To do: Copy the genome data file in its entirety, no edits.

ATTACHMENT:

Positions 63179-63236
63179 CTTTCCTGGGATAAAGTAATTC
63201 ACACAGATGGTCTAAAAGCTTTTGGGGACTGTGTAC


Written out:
Positions 63179-63236
63179 CTTTCCTGGGATAAAGTAATTC
63201 ACACAGATGGTCTAAAAGCTTTTGGGGACTGTGTAC